The Blockchain landscape is about to alter again. We have seen a number of variants on a theme emerge since Bitcoin was launched eight years ago. The dominant themes have been Proof of Work (PoW) and Proof of Stake (PoS), with most of the numerous Altcoins following their spiritual parent, Bitcoin, into the PoW fold. The Cambrian Explosion in Blockchain was arguably brought about by the launch of Ethereum, which has grown into the second most capitalized blockchain platform after Bitcoin. Ethereum initially uses PoW, but is slated to switch to PoS at some point in the future.
There is an alternative road to PoW and PoS, and that is the much-maligned permissioned blockchain. Bitcoin purists argue that having a blockchain that isn’t public negates the desired features of a blockchain because it doesn’t achieve the scale of participants and is intrinsically prone to manipulation by the very players that are permissioned. This manipulation could be by collusion between one or more groups of participants, which could gain majority advantage much more easily than a public chain which has a much greater number of participants that are less likely to know each other due to the very anonymous nature of participation in such a public chain.
Another concern relates to common mode failure, specifically as it relates to systemic risk and resilience. The concern is that, by not spreading the system wide enough, there remains a level of centralization, which reduces the benefits of decentralization.
The reality is that the world operates in closed, permissioned environments. The biggest networks are trade blocks consisting of particular nations. Then the nations themselves are permissioned in that you have to be a citizen or a company registered in that country in order to be able to function beyond the limited permissions granted to tourists. Every area of commerce and society includes various hooks to establish your identity and qualification to participate in the activities of that social group or enterprise.
Forming a consortium of participants that are somehow pre-qualified is central to modern society. The exception is cash, which anyone can hold (not too much outside of a bank, as stipulated by AML regulations, because that resembles criminal behavior) and transact in without proving they are a qualifying member of any group.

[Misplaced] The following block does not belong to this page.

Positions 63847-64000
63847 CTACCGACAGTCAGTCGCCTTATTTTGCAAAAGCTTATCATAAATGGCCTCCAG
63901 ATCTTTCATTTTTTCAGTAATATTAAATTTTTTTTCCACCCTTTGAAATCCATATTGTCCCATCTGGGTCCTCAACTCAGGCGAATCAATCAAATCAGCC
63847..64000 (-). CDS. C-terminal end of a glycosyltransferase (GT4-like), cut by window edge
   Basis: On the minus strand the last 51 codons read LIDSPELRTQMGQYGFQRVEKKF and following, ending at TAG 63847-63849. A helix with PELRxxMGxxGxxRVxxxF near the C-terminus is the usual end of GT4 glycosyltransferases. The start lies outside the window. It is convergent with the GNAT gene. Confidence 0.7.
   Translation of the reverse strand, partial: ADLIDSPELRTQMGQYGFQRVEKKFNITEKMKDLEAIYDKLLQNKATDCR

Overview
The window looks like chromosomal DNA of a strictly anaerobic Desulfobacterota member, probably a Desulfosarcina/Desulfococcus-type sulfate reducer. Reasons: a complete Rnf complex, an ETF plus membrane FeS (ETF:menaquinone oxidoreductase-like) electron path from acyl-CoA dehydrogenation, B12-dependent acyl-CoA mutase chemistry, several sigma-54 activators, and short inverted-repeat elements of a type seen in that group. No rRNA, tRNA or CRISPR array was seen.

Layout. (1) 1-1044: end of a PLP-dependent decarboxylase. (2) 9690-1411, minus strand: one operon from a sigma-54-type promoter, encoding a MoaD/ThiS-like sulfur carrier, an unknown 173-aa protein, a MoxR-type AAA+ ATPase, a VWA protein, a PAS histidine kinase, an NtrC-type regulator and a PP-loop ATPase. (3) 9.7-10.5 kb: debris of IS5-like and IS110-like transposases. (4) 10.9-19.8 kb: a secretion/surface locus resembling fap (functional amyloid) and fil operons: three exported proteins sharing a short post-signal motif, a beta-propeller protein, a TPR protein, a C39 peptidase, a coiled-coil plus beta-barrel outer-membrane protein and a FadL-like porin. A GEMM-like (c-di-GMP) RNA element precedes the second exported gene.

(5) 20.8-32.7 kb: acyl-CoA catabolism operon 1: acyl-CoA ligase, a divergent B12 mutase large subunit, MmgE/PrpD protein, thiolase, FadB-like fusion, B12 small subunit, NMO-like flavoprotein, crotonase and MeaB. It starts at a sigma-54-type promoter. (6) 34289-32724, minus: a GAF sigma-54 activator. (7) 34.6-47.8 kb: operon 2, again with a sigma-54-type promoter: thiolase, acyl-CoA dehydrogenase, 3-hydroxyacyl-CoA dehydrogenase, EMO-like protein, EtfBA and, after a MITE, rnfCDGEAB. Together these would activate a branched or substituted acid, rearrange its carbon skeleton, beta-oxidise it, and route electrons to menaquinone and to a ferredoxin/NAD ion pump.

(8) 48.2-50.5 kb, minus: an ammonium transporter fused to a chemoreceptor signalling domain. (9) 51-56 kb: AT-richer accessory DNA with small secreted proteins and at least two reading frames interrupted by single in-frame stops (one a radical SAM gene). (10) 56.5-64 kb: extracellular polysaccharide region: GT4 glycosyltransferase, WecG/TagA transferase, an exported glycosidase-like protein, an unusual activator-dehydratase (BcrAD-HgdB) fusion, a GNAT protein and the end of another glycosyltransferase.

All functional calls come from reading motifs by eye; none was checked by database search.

A node of a blockchain can be thought of as an operating member of a group. Its identity is important to the group. Would you deal with an anonymous bank or retailer? To buy a product or pay for a service in the real world one normally finds comfort in dealing with companies with a solid reputation and a name that is more valuable to them than the profit that can be derived from petty larceny.
The actions of that node participant, like a listed company or a financial institution, should be subject to scrutiny, not by everybody, but by the other members of the group, or a regulator appointed democratically by the group. They have a right to privacy, and that is often a mandated requirement for them to conform with in order to protect their customers. Regulatory oversight works quite well in the real world, but blockchain holds the key to perfecting the ability of regulators to be alerted quickly, and for action to precede massive losses by customers. However, a public blockchain simply does not have the required features to fit with most real world markets and businesses.
By building an extensive, interlinking network of networks, or blockchain of blockchains, the scale required to achieve the benefits of a public blockchain is possible.
Against this backdrop emerges a new blockchain player committed to creating and commercializing a viable, permissioned blockchain platform for private, commercial grade blockchain solutions.
Chainreactor is the brainchild of former Capital One database specialist, Jonathan Nelson. He conceived of Chainreactor while building blockchain proofs of concept at Capital One in 2014 and 2015. He left the bank to start his own venture, and this year he teamed up with an industry veteran, Derick Smith, to turn his concept into reality. Based out of Indianapolis for the moment, Chainreactor is planning to release an early version of its technology to a small group of beta testers in June, and hopes to achieve a commercial launch towards the end of 2016.
“Blockchain is just a decentralized transaction log,” says Jon Nelson. “It is a decentralized method for ordering transactions that can be agreed upon and validated by the network. The argument that it is a database or ledger requires more to be added. We are harnessing the power and sophistication that has been engineered into database technology, and we are achieving tremendous results through the combination. For a start we outperform High Availability solutions with 100% uptime. The other results are speed. Much more speed than we thought would be possible.”
Chainreactor aims to provide the industry with a true leap forward in computing capabilities that encapsulate blockchain features at its core.
One of the beta testers, and a commercial customer going forward, is DT-Chain, an enablement platform for travel services and voice telecommunications companies. DT-Chain has two core objectives.
- Replace the opaque and dated system of travel rewards, especially air miles
- Eliminate corporate fraud and drastically reduce processing costs for operator interconnection
DT-Chain has been testing blockchain use cases extensively, and will continue to validate and define further use cases, while commercializing the models that it has already tested.
The tie up between Chainreactor and DT-Chain may well deliver the commercial traction beyond cryptocurrency that has thus far eluded the blockchain.